Sending a message underwater seems impossible, as the signal will instantly go off. It almost seems insulting that modern technology cannot deal with a little water, a substance that’s crucial for all life forms on Earth.
But that won’t be the case any more thanks to the new work of researchers from the University of Washington. The Mobile Intelligence Lab at UW that’s led by Ph.D. student Tuochao Chen, and professor Shyam Gollakota created a communication app that’s able to do its magic underwater by using sonic signals. Whether you and your friend are both deep diving underwater, the app will still work if both of you have it installed.
AquaApp is the software in question, and it uses the speaker of the phone to create high-frequency audio signals, with the goal of communicating data rather than radio.
Radio signals such as Wi-Fi and Bluetooth cannot work while the user is underwater. The presentation video shows the app in action: users are underwater with smartphones in waterproof cases. We can all easily see how two smartphone users can communicate underwater. You’ll obviously need a waterproof shield for that phone of yours unless the device itself is already waterproof.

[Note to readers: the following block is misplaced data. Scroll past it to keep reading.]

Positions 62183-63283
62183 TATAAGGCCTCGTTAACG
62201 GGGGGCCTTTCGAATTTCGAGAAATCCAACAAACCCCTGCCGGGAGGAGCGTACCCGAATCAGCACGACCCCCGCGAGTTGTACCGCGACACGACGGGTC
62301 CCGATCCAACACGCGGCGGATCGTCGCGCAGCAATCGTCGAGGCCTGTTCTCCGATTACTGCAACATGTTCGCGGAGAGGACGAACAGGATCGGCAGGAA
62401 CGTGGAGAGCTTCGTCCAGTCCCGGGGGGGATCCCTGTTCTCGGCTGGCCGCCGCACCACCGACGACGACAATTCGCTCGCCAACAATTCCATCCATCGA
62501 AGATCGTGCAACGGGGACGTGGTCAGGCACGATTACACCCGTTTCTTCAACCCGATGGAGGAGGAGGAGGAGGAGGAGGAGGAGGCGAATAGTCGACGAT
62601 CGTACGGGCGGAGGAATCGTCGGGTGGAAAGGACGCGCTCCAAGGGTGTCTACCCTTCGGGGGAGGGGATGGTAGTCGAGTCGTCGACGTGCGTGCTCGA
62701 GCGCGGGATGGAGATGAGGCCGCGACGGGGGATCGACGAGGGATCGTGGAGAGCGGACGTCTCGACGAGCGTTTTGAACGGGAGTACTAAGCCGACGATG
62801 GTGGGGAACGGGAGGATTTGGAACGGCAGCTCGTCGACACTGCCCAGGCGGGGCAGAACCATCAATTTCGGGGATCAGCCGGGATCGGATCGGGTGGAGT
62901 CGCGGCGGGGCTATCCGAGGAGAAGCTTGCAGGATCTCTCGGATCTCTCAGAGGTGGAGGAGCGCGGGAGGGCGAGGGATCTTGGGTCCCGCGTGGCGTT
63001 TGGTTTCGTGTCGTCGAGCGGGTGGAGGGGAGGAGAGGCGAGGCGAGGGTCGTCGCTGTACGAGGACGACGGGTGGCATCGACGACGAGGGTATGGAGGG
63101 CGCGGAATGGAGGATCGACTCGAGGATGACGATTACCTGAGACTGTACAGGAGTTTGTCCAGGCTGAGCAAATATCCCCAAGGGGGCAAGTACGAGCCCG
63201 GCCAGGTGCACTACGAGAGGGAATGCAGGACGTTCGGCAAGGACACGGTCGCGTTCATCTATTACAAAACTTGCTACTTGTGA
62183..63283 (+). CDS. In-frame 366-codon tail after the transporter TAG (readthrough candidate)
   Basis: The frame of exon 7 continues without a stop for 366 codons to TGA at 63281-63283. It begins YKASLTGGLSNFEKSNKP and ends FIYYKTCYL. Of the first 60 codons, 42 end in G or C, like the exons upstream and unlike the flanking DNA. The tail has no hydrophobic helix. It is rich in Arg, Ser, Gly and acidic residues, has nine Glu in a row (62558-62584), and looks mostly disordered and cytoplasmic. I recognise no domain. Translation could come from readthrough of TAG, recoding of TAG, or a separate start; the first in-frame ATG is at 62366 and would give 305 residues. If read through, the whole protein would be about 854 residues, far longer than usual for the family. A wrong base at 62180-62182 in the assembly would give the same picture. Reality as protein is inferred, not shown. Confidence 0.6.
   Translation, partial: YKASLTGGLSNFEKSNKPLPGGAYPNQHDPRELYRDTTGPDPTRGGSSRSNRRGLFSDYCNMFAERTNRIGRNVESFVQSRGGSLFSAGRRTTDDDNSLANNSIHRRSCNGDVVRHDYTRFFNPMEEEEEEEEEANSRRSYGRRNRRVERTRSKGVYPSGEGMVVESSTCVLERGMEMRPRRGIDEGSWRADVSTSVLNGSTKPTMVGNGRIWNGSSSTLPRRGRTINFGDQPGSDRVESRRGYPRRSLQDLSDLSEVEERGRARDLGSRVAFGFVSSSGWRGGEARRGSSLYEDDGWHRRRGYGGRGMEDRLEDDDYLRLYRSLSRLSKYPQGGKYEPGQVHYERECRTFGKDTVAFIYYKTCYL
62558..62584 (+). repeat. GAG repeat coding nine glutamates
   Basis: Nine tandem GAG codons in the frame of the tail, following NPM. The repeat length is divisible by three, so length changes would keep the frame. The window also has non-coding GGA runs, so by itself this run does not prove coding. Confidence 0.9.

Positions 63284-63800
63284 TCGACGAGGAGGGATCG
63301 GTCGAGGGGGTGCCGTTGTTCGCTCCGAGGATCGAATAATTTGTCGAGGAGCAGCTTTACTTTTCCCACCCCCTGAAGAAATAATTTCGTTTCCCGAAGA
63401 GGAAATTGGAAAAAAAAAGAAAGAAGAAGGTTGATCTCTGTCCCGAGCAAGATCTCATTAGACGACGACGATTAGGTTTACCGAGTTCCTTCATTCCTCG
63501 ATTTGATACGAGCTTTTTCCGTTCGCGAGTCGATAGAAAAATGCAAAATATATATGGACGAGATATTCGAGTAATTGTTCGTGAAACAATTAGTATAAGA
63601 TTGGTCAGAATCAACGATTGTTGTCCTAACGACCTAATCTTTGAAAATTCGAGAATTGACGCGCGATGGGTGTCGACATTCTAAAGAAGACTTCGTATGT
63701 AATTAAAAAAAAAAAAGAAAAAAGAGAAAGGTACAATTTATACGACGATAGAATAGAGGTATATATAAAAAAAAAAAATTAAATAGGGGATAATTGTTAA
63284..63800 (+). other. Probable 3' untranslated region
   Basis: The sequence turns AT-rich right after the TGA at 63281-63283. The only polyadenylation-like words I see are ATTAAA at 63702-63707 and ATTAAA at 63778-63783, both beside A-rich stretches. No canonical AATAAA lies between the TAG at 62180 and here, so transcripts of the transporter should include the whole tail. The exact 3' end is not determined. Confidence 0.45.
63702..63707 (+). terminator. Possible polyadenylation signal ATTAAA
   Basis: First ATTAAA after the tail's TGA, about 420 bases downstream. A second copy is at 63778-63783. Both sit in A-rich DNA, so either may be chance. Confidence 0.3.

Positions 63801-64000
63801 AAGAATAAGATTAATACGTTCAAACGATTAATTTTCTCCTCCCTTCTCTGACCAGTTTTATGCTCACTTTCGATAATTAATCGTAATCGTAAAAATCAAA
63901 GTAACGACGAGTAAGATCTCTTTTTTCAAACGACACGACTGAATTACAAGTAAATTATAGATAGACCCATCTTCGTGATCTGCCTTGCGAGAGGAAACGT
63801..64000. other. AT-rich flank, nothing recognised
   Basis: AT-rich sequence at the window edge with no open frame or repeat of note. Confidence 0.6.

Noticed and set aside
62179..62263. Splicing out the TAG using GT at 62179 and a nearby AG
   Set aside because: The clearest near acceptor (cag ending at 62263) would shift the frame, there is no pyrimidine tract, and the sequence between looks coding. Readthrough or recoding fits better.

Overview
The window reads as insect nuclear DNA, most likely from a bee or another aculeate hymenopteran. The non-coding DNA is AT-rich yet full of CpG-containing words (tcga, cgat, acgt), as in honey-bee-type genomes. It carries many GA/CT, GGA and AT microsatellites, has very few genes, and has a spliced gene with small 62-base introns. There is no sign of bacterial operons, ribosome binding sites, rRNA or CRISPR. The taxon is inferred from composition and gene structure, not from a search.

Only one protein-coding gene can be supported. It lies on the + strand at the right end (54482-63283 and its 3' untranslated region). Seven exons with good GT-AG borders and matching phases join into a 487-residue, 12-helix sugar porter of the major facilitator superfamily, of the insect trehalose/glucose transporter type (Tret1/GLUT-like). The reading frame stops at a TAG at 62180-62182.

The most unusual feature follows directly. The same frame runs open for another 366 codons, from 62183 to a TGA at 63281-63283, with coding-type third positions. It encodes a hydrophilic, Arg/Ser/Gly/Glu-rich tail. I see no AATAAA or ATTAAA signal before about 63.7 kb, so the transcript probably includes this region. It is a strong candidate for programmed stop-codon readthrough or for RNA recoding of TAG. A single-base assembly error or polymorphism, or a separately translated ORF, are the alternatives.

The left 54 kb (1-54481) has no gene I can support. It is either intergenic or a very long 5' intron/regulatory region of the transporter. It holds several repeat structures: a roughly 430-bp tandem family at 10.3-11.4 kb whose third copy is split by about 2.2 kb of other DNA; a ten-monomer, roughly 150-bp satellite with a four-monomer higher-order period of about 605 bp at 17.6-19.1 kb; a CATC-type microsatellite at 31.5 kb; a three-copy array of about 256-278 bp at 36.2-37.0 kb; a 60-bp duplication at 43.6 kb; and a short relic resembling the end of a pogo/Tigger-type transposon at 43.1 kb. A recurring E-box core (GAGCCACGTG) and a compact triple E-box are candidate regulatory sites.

Justin Chan, a graduate student and the co-lead-author of Chen, explained as TechCrunch quotes:
For example, fluctuations in signal strength are aggravated due to reflections from the surface, floor and coastline,
Motion caused by nearby humans, waves and objects can interfere with data transmission. We had to adapt in real time to these and other factors to ensure AquaApp would work under real-world conditions.
What do you think about the AquaApp software? Would you be willing to use it? Do you find it useful? Feel free to tell us in the comment section below!